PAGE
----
If you grew up on Nintendo games like I did, then you probably rescued the princess of the Mushroom Kingdom at least a billion times (rounded down). I mean, that’s all princesses are good for, right? Someone evil kidnaps them, a brave man rescues them, and then the brave man is suitably rewarded with a kiss or a piece of cake or something. That formula was utilized so strongly that one could almost call it indoctrination – you save a girl from a bad guy, you’re gonna get SOMETHING out of it, right?
Princess Peach is no different, and her role in most Mario games (particularly those in the main series) is to shout “Oh no!” as Bowser whisks her away in his Koopa Clown Car and then wait patiently to be rescued by Mario.
When Peach DID get her own game, what she got was a bit of a mess. Specifically, her powers were based on her exaggerated emotional state. Using the amazing power of crying, getting angry, staying calm, and being happy, she defeats enemies and keeps herself healthy on a journey to save Mario from the evil Bowser. Nintendo tried to change things up and get her out of the damsel in distress bubble, but what we got instead was still a bit of a stereotypical slap-in-the-face: “girls aren’t emotionally stable enough to go on their own adventures.” Good concept, poor execution led to yet another title where Princess Peach isn’t as much as she could be.
What I find really odd about these situations is that Nintendo has demonstrated in some of their titles an ability to give Peach a solid in-game role, one that goes beyond stereotypes or pandering to actual character development. In particular, this aspect of her character stands out in the Paper Mario series.
I can’t say enough good things about Paper Mario. While the series has certainly encountered rough patches along the way (I’m looking at you, Sticker Star), these games have a fun sense of humor and quirky characters that really bring the Mario universe to life. And part of that “bringing the Mario universe to life” experience is the characterization of Princess Peach.
When Paper Peach gets kidnapped, she doesn’t just sit on her frilly pink fanny and wait for Mario to show up and rescue her. She does everything she can in order to escape on her own, or to at least inform Mario of here she is, whether she’s safe, and what he needs to do next. These missions involve everything from espionage to manipulation to chemistry, and this princess cleverly and resolutely overcomes any obstacle. When she’s trapped in her own castle, she uses her knowledge of the secret passages to stay one step ahead of Bowser. When she’s trapped in the X-Naut Base, she trusts in the guidance of TEC-XX and leads the computer to have a change of heart. And in Super Paper Mario, when the entire universe depends on the actions of four heroes, Peach enters the fray herself and adventures right alongside Mario, Luigi, and even Bowser!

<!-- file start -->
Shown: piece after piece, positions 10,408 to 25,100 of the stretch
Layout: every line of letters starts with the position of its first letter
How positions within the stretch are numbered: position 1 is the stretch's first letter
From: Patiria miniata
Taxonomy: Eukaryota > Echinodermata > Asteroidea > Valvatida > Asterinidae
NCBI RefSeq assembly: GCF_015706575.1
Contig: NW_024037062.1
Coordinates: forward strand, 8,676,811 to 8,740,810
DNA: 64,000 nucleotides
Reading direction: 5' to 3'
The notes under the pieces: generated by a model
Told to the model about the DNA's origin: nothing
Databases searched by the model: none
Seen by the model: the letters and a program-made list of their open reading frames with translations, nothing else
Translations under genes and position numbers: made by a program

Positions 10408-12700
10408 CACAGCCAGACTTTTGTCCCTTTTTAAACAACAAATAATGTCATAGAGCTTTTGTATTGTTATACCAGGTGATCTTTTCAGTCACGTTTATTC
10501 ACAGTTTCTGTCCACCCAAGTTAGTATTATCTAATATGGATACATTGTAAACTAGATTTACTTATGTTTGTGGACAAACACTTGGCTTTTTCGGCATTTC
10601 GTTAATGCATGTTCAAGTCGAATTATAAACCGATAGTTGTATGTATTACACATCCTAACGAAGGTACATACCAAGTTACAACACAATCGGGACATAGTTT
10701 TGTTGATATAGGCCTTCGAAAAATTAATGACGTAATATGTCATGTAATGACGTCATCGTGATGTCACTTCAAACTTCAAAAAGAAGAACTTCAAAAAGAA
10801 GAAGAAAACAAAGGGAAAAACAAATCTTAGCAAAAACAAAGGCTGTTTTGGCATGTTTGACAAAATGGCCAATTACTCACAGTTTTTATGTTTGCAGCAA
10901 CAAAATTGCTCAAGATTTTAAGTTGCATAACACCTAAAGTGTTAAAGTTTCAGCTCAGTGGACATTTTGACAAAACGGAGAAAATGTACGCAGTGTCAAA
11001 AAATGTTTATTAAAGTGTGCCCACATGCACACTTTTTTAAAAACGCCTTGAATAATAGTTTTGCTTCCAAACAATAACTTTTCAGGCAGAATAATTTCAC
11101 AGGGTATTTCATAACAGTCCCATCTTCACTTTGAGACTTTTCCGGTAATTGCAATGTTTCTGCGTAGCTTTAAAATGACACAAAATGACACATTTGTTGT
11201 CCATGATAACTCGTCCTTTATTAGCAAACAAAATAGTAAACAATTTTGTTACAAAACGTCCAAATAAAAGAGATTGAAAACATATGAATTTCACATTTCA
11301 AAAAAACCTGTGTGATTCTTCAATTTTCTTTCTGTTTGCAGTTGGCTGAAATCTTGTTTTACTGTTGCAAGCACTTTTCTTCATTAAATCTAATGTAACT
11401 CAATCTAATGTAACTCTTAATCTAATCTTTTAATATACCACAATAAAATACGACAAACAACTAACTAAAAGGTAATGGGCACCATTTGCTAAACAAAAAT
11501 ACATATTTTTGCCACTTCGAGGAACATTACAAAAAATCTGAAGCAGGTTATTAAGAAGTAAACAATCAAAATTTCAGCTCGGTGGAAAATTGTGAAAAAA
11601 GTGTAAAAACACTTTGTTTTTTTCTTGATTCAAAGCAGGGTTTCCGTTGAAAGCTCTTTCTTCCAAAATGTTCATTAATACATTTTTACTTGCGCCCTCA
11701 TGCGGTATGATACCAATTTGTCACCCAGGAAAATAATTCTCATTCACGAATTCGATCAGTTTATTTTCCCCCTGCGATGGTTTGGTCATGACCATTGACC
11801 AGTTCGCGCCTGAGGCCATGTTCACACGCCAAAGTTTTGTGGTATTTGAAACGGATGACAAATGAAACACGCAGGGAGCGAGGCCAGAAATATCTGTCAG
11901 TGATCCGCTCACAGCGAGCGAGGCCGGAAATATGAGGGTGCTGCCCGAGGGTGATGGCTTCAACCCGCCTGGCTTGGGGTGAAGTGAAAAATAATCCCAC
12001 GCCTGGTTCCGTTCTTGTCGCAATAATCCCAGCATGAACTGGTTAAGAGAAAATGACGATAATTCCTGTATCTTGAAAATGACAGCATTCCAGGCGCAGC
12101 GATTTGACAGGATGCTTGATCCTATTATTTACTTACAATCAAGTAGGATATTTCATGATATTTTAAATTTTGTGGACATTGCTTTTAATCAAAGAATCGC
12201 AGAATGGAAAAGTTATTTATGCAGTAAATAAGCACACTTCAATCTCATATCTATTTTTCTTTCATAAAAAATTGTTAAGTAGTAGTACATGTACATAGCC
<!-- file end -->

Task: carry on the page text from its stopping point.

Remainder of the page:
Peach isn’t just a two-dimensional damsel in distress. She’s patient and intelligent, calmly thinking of solutions to her predicament. She’s determined, always willing to help in whatever small way she can. Rather than assume that all of her enemy’s servants are just as evil as their master, she sees the good in people and is willing to work with them in order to accomplish her goals. And when the time comes where she needs to throw down the gauntlet, she’s got just as much stomping power as Mario.
“But Ian,” you might say, “does it really matter if Princess Peach is two-dimensional? Mario is a kid’s game.” Well, skeptical reader, it’s precisely because Mario is aimed at children that a fully-explored, three-dimensional princess is so important. While complex and interesting female characters are rare in all forms of gaming, they are less so in games aimed at teenagers and adults, especially these days. We’ve got tough female protagonists like Samus Aran, Emily Caldwin, Lara Croft, and Ellie Whatever-Her-Last-Name-Is from The Last of Us. These characters are all strong in their own ways and stand out as positive examples of good character design and development. But when it comes to the titles available to kids, three-dimensional females are sorely lacking.
Young boys are growing up thinking that girls are the reward they get for being brave and good. And young girls are growing up thinking that they need a boy to keep them out of trouble. While I’m sure it would be an exaggeration to say that NO games have examples of strong females for young kids, they are few and far between. Right here, with the character of Princess Peach, Nintendo has an opportunity to introduce kids to the fact that no one is two-dimensional. Princesses aren’t just damsels: they are smart and courageous just like heroic young boys. And boys? They need help just as much as princesses do.
What do you think, adventurers? Do you think it would be worthwhile for Nintendo to put some more effort into make Princess Peach’s character three-dimensional and interesting? Or is there really no place for it in a Mario platformer? Let me know in the comments, and feel free to share any characters that you believe could stand to have some added depth.
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Not sure for Friday/Sunday. Maybe something FFXV related.
UPCOMING EVENTS: Slow week this week; next week sees multiple new releases!
Among these is the Nintendo Switch and Breath of the Wild!
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